With that goal in mind, Facebook looked at postings on 23 brand Pages over one month to see which posts did the best. The upshot: When you talk about things related to your brand, you’ll get more engagement.
For example, a post by a cruise line marketer (Facebook did not disclose which brands exactly were involved in the study) stating “I decided to go on my first cruise because ____,” performed better than one that said, “Hang in there everybody. Monday will be over before we know it.”
“Topics related to brand or about the brand were significant predictors of increased engagement,” says Sean Bruich, head of measurement at Facebook. “When pages post about topics related to brands, they increase engagement.”
The advice may seem obvious, but Bruich points out that many brands try to stay relevant by “just publishing the latest meme.”
Facebook’s other advice to brands is to use photos, albums and videos to generate more shares and to post a clear call to action (“Like this if…”) to increase comments. The company also confirmed the conventional wisdom that asking a question in a post will lead to more engagement.
Though the study took place during the period in which brands switched over to Timeline, the research didn’t delve into the topic. Despite that, some researchers, including Simply Measured, have seen a big difference in engagement with the new platform.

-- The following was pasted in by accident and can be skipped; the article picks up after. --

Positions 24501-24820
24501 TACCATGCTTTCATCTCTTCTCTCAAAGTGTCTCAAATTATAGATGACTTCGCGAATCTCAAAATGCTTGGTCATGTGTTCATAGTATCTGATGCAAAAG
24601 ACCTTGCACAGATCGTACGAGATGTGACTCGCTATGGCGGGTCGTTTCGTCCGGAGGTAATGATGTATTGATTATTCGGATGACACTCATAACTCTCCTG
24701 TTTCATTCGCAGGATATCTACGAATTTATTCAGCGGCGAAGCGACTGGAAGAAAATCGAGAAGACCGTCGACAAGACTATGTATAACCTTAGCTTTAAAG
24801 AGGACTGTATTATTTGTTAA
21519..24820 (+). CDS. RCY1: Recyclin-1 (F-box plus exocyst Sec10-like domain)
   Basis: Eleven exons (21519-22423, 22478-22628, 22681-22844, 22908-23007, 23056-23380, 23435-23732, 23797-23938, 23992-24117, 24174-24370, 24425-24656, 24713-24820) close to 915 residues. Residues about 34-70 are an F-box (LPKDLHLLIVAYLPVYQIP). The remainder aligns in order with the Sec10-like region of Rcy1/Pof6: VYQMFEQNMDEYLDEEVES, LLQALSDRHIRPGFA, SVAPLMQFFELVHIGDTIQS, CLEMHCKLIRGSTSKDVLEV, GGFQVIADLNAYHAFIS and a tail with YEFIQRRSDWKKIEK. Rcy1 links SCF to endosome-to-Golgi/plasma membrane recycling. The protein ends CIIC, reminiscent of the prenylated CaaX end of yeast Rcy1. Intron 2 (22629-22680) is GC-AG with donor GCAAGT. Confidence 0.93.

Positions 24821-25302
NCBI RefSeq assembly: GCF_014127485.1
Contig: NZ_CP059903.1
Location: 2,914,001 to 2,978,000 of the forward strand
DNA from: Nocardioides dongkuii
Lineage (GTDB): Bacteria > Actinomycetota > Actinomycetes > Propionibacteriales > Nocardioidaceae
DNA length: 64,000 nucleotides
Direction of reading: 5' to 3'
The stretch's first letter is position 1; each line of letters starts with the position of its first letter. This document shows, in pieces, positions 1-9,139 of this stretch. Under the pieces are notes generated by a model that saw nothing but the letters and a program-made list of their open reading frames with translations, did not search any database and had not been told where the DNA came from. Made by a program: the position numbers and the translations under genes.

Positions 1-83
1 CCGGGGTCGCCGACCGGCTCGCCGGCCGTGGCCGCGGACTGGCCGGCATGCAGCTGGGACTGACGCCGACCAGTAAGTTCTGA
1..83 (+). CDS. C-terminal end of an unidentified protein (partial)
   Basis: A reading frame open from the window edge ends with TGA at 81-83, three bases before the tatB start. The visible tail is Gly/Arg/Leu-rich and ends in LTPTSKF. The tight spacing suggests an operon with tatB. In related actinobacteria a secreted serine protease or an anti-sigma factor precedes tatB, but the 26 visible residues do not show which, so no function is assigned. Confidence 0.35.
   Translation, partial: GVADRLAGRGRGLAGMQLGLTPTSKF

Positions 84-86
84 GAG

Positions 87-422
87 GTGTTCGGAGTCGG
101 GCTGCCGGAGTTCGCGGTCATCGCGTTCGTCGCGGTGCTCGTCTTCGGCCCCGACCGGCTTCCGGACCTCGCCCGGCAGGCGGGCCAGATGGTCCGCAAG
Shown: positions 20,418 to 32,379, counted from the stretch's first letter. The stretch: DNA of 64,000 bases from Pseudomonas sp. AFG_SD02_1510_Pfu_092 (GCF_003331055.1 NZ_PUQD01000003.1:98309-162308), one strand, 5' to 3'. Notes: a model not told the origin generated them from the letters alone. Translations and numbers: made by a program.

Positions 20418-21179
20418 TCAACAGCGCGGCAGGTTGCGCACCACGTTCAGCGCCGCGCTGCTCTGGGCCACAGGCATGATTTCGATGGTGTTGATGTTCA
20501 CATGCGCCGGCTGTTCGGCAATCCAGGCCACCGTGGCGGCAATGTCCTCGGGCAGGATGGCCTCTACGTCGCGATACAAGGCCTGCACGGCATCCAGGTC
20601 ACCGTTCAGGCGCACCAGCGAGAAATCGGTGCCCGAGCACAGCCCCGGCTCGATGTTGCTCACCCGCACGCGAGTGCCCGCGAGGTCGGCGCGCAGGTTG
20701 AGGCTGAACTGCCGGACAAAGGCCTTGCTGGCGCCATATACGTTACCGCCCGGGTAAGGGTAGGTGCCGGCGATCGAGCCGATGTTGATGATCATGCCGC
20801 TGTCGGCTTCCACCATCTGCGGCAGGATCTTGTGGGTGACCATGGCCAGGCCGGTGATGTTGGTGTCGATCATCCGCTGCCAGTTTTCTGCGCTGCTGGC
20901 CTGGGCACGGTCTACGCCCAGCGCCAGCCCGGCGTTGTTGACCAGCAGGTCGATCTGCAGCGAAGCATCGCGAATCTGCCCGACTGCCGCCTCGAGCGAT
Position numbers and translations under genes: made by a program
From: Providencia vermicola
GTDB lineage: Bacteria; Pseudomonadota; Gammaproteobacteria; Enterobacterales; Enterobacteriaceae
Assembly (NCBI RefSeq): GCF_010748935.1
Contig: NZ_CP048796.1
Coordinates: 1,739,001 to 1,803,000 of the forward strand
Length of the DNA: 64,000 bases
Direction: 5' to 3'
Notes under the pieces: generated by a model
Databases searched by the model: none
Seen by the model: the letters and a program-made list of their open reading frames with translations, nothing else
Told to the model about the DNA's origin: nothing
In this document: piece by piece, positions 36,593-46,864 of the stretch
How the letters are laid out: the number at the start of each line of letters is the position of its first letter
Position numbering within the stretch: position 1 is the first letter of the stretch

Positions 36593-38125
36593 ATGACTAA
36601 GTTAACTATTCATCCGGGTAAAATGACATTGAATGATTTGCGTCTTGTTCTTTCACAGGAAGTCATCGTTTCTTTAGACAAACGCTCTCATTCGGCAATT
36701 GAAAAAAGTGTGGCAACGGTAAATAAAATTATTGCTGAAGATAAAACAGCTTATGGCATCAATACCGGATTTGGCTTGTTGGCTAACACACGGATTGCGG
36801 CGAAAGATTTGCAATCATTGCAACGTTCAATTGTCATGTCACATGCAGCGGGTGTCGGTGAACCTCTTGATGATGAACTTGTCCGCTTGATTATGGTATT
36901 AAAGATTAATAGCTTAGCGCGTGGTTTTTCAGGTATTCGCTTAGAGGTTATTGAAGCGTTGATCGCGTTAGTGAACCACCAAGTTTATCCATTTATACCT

Facebook’s focus on getting brands to use their Pages better coincided with the introduction of Timeline for users last fall. (Timeline for brands just became available in late February.) Facebook believes that more engaging brand Pages will become the main focus for advertisers on the platform and that amplifying status updates and other brand Page activity will be a viable alternative to traditional advertising.
With Facebook’s IPO set to hit later this week, not everyone agrees that Facebook can herd big marketers over to the new platform. Nate Elliott, a Forrester Research analyst, called Facebook’s latest ad strategy a “tiny evolution from its existing ad model” and noted that “companies in industries from consumer electronics to financial services tell us they’re no longer sure Facebook is the best place to dedicate their social marketing budget – a shocking fact given the site’s dominance among users.”